Abstract 453: Apelin Regulates Cardiac Contractility and Rescues Neurohormonal Heart Failure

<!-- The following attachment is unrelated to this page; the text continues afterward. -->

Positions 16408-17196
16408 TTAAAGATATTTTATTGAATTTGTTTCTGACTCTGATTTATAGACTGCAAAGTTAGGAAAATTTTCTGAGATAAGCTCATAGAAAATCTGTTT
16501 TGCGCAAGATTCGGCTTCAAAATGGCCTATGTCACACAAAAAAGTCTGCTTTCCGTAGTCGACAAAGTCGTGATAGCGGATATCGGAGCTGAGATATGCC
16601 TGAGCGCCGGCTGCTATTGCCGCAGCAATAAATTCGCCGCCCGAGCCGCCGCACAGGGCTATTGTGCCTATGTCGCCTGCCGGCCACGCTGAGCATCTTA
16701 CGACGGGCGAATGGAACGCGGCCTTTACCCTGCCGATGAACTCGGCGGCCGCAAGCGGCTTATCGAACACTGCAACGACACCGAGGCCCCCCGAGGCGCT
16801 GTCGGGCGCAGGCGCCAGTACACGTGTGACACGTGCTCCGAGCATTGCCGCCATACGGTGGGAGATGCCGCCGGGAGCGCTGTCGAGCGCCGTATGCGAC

Targets of acute heart failure (HF) therapy include vascular resistance, contractility, the renin-angiotensin system, and arginine vasopressin. We have reported a role for the G protein coupled apelin-APJ receptor axis in human HF and have shown exogenous apelin-mediated changes in vascular resistance and ventricular elastance in mice. To investigate the effect of endogenous apelin, we generated an apelin knockout (KO) mouse by homologous recombination. We found apelin KO mice have lower exercise capacity, resting and maximal oxygen consumption, ejection fraction(EF), and left ventricular (LV) elastance than wild type (WT) controls. To determine a mechanism, we examined isolated ventricular myocytes, and found KO cells had decreased sarcomere shortening, suggesting an autocrine effect of apelin signaling on contractility. Intracellular calcium concentration was similar in the groups, suggesting the inotropic effect of apelin is mediated by altered tonic myofilament calcium sensitivity. Phosphorylation of myofilament protein troponin I at serine 23–24, assessed by immunoblotting, was also similar in KO and WT hearts, suggesting a difference in intracellular alkalinization as the mechanism for altered myofilament sensitivity in the KO. We next examined loss of apelin-APJ signaling in HF, with a neurohormonal HF model induced by infusion of angiotensin II and isoproterenol(n=10 per group) in KO and WT mice. No difference in echo assessed HF severity was seen between groups, consistent with prior reported downregulation of apelin and APJ in severe HF. When apelin was concomitantly infused in a third group of WT mice (n=10), severe HF was completely abrogated and normal contractility maintained. A doubling of vasopressin was found only in the apelin KO group in HF as well. Thus, apelin-APJ signaling inhibits vasopressin release, has a novel autocrine effect on sarcomeric function likely mediated by altered calcium sensitization, and demonstrates rescue of a neurohormonal HF model. These data, in combination with previous data suggesting apelin reduces vascular resistance, increases LV elastance and contractility, and likely counter-regulates renin-angiotensin, suggests this pathway is uniquely attractive as a therapeutic target in acute HF.